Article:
8 Main area Knowlege requirement Links to level 5 diploma 1.3 Understand your role and responsibilities in promoting a safe environment Indicate the importance of acting in a professional manner within your workplace(s) Define your role and responsibilities in leading others to comply with health and safety legislation Identify the importance of monitoring the safe use of all equipment in your workplace(s) Identify the principles of risk management and how to follow risk assessment procedures, including knowing who needs to be informed M1 LO1 AC 1.1 Explain the legislative framework for health, safety and risk management in the work setting LO1 AC 1.2 Analyse how policies, procedures and practices in own setting meet health, safety and risk management requirements. M1 LO2 Be able to implement and monitor compliance with health, safety and risk management requirements in health and social care or children and young people s settings 1.4 Understand your role in relation to managing complaints within your workplace(s) Describe your role and responsibilities in leading others to comply with infection prevention and control Describe your role and responsibility in keeping workers and people who you support safe in your workplace(s) Identify the regulatory requirements, codes of practice and relevant guidance for managing concerns and complaints, including the role of the Local Government Ombudsman in your own area of work Describe how information on how to raise concerns and make complaints can be made available in accessible formats LO4 Be able to promote a culture where needs and risks are balanced with health and safety practice in health and social care or children and young people s settings O1 1.1 Identify the regulatory requirements, codes of practice and relevant guidance for managing concerns and complaints in own area of work O1 2.4 Ensure information on how to raise concerns and make complaints is available in accessible formats 3.2 Ensure that others are informed about the procedure for raising concerns or making complaints Manager induction standards, 2012 Refreshed edition 6

9 Main area Knowlege requirement Links to level 5 diploma Describe how you might support individuals who might be reluctant to raise concerns and make complaints Explain your role in supporting workers for whom you have responsibility to deal with concerns and complaints O1 2.1Explain why individuals might be reluctant to raise concerns and make complaints 2.2 Outline steps that can be taken to encourage individuals to raise concerns or complaints 3.1 Promote a person centred approach to addressing concerns and complaints O1 2.3 Work with others in the development of procedures to address concerns and complaints 3.2 Ensure that others are informed about the procedure for raising concerns or making complaints 3.4 Implement systems and procedures which address concerns and complaints and fully inform the complainant of the outcome within agreed time frames Manager induction standards, 2012 Refreshed edition 7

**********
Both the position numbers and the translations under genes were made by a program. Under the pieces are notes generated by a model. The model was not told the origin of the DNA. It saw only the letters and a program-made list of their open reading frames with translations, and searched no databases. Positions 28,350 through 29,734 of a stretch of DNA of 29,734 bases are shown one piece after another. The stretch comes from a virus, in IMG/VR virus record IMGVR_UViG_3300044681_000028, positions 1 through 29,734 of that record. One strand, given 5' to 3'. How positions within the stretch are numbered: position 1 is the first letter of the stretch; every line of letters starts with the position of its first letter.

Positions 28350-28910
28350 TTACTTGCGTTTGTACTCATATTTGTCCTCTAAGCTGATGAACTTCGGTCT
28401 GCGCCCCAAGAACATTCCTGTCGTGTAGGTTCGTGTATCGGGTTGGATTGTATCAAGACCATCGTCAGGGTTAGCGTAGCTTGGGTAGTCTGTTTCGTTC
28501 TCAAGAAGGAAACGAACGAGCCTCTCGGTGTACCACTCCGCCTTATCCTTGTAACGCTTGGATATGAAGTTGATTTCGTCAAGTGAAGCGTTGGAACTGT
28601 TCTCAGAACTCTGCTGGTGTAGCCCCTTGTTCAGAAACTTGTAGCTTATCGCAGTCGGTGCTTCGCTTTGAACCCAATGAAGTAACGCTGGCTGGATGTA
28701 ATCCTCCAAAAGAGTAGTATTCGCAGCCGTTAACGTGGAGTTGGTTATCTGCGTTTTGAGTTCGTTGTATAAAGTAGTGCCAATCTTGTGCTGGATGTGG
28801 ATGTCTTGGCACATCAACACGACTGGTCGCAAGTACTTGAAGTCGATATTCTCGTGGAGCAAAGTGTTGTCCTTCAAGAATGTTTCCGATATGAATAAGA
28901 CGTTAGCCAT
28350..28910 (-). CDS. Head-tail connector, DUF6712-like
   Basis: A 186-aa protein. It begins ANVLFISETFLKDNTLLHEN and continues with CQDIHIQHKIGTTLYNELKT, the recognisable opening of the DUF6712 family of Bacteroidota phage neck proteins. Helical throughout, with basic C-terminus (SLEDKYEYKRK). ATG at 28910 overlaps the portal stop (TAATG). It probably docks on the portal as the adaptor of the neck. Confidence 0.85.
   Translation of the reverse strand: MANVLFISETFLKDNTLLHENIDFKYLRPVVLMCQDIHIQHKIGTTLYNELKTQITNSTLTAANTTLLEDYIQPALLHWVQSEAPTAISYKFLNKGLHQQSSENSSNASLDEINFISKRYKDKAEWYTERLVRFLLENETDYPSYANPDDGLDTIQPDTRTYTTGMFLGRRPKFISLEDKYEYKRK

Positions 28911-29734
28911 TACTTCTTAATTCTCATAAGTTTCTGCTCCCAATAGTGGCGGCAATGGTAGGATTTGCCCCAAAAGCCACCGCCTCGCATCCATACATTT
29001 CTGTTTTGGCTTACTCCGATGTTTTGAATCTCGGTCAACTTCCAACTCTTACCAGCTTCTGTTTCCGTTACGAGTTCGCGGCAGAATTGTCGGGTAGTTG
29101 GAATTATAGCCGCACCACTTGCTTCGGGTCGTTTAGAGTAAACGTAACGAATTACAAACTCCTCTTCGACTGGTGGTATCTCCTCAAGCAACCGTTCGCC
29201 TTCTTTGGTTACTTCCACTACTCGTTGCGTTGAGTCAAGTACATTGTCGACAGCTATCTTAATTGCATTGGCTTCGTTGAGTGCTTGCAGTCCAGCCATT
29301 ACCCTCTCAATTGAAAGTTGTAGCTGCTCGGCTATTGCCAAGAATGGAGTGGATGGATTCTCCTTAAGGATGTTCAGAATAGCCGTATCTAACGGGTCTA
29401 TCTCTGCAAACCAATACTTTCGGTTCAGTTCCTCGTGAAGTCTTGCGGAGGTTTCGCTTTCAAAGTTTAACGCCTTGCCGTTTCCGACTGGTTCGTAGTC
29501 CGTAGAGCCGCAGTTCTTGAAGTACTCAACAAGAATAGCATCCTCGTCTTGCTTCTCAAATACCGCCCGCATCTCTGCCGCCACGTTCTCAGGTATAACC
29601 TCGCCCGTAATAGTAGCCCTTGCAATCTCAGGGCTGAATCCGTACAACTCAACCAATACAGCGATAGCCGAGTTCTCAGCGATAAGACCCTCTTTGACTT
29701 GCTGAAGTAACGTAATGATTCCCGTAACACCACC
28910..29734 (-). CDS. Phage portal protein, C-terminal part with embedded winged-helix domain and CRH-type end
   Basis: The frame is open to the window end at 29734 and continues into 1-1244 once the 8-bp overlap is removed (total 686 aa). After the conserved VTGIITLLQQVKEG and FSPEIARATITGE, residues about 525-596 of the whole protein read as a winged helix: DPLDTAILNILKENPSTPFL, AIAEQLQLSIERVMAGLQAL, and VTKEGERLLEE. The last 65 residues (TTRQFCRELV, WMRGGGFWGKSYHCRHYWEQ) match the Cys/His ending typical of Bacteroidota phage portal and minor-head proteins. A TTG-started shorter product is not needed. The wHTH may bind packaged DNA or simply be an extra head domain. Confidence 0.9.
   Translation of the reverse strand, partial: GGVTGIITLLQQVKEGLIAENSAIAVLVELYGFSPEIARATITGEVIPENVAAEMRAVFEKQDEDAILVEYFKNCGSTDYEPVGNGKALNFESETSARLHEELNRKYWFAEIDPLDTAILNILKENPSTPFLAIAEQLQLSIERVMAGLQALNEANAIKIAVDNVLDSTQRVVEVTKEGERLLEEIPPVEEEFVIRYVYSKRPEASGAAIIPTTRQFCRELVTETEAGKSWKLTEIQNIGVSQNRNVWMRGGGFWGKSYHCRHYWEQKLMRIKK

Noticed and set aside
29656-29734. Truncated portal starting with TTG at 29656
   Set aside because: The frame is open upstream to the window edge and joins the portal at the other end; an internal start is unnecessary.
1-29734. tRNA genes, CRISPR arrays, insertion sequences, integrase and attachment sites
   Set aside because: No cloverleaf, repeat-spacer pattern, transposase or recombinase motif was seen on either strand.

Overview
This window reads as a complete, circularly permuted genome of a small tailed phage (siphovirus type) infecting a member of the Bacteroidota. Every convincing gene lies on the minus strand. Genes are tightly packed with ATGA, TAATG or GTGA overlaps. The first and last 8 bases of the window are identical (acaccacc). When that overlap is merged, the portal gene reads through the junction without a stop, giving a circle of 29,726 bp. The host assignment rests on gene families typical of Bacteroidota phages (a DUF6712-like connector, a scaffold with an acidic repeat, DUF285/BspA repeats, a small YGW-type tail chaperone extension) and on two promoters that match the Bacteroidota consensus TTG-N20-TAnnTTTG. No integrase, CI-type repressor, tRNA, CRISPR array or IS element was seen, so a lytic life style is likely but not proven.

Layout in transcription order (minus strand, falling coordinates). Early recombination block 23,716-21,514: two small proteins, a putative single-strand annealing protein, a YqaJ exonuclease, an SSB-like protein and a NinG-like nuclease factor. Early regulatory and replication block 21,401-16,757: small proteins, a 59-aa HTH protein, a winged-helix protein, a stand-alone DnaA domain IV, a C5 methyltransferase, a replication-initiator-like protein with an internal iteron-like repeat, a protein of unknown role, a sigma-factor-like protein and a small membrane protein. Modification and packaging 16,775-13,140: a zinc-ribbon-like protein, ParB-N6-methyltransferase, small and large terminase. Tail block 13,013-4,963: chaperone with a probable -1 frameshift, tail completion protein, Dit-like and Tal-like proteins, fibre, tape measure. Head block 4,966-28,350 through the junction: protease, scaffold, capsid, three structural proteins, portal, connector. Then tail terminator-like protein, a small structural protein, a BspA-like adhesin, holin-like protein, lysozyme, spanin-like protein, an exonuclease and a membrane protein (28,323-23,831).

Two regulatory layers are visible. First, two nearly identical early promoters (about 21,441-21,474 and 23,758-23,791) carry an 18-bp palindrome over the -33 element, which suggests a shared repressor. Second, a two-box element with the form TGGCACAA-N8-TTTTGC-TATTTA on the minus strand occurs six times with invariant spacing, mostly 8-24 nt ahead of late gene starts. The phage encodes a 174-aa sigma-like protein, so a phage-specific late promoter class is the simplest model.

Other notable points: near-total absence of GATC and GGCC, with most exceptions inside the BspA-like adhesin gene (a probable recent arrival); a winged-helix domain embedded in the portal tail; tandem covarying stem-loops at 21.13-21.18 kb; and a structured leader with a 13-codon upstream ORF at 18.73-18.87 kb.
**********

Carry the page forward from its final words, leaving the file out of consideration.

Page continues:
10 2 Systems and processes to promote communication Communication is a key aspect of social care work. This standard is about managing communication systems and processes. The basic understanding of communication with people you support is covered in the Common Induction Standards and therefore not repeated here. As a manager you will have responsibility for ensuring that information management systems are appropriate and effective for your workplace(s). This will include a range of written processes for organisational purposes, for worker management and for providing support to the people who use your service. It may include information required for audit and registration purposes. Confidentiality is a key area for working in social care and needs to be taken seriously. Links to Level 5 Diploma in Leadership for Health and Social Care and Children and Young People s Services (England) SHC51 Use and develop systems that promote communication Main area Knowlege requirement Links to level 5 diploma 2.1 Understand systems for information management 2.2. Understand how communication systems and practices support positive outcomes for individuals Describe the features and purpose of information management systems in your workplace(s) Explain legal and ethical issues arising from the need to maintain confidentiality and to share information Identify when systems are not supporting your role and alternative approaches need to be adopted Describe your role and the role of others in ensuring effective communication systems Explain the importance of effective reporting and recording systems in supporting individuals to achieve positive outcomes 4.2 Analyse the essential features of information sharing agreements within and between organisations 4.1 Explain legal and ethical tensions between maintaining confidentiality and sharing information 4.3 Demonstrate use of information management systems that meet legal and ethical requirements Manager induction standards, 2012 Refreshed edition 8